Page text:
Dick Smythe was educated at Bolton School, graduated in pure mathematics and statistics at St Andrews University and then took a masters in Operations Research at Birmingham University • He became a Fellow of the Royal Statistical Society, Operational Research Society, Institute of Management Services and the Institute of Physical Distribution Management • His career started with a scholarship from Dorman Long Steel on Teesside, working shifts on blast furnaces and steel mills before graduating and, afterwards, in their OR department – he subsequently moved to London to join the world-famous BISRA OR department, then part of British Steel, and was involved in their corporate planning and cost reduction programmes • During these earlier years, he became an officer in the Royal Naval Reserve, serving on their coastal minesweepers, and a wing forward for Rosslyn Park RFC (n'th XV), playing mostly for their famed après-rugby • He was then recruited by Europe's leading consultancy of the day, PA Consulting Group, and went on to set up and grow their Productivity Services Division into a significant part of the business, becoming a PA director and sitting on their UK management consultancy board - whilst there, he led a joint study with the CBI into UK productivity, and presented the results on TV, radio and to the national press with Director General Sir John Banham - The Times leader commented: "It is refreshing to come across something that has its feet firmly planted on the ground" • Since then, he has mixed productivity consultancy work with playing the property and stock markets, skippering his own boat in the Fastnet and many other ocean yacht races and keeping his golf handicap down to single figures • He is happily married, has two sons and two grandchildren to date, and lives either by the Solent or at Marble Arch in London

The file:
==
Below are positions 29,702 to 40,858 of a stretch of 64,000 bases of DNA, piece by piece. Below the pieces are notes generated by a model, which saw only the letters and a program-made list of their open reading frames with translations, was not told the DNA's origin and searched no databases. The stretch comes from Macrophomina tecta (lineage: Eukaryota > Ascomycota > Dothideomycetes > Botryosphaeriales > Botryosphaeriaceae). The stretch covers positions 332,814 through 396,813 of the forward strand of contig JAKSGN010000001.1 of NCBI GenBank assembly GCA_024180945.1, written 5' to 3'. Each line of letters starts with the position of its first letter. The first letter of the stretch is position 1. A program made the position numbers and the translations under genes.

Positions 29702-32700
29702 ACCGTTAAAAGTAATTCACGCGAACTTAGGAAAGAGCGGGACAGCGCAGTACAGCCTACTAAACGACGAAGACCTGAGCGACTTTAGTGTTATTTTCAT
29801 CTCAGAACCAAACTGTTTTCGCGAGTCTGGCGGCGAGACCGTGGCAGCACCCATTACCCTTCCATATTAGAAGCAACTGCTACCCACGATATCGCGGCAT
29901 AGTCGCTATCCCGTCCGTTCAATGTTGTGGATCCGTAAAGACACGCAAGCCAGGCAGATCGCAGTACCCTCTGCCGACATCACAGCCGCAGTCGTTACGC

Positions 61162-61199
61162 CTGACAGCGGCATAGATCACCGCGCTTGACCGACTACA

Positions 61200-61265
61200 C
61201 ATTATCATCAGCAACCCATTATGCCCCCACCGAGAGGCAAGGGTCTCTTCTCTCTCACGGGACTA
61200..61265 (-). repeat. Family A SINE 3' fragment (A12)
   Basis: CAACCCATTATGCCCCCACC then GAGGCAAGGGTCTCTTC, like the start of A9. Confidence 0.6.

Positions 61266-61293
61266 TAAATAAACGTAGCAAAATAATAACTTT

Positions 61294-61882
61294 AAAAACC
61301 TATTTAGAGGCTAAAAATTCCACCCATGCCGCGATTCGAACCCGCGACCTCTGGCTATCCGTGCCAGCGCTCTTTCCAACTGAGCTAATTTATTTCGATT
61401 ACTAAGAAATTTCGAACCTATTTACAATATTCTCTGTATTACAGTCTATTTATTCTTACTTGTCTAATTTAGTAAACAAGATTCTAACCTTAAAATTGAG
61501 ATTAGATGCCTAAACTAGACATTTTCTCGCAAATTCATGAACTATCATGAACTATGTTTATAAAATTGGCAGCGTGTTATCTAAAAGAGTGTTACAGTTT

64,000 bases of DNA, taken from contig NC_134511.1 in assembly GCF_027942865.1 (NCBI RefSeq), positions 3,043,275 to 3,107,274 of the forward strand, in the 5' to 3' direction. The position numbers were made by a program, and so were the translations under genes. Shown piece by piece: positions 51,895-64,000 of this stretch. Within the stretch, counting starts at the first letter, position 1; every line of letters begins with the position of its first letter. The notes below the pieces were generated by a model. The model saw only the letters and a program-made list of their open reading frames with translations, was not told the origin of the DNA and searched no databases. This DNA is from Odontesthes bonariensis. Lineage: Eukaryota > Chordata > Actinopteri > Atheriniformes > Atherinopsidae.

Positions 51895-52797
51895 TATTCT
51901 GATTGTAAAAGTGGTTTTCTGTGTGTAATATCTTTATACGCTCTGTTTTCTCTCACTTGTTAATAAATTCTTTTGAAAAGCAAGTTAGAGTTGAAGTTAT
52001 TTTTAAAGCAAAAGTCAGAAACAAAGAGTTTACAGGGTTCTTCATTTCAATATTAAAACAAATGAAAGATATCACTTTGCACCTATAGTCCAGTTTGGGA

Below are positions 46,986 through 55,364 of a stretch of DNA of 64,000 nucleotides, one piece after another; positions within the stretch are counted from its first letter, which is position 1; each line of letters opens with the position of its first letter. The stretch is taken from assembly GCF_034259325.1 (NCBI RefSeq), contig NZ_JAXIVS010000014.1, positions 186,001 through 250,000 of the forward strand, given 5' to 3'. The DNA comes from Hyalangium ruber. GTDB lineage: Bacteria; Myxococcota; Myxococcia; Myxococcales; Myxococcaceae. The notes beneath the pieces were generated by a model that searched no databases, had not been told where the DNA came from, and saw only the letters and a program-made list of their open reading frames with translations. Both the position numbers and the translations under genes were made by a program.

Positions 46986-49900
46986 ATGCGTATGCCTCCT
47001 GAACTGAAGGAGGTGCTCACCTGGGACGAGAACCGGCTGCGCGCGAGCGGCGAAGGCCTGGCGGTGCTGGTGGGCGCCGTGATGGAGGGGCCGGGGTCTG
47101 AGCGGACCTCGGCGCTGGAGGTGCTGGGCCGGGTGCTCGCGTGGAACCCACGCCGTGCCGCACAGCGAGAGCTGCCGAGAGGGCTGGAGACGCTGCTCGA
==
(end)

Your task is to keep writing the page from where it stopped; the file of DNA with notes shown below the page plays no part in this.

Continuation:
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Author's posts

NHS – ‘The Times Health Commission’ recommendations

The Times reported that Aneurin Bevan, architect of the UK’s NHS, summed up its founding principle by saying: “Illness is neither an indulgence for which people have to pay, nor an offence for which they should be penalised, but a misfortune, the cost of which should be shared by the community” But what Bevan did …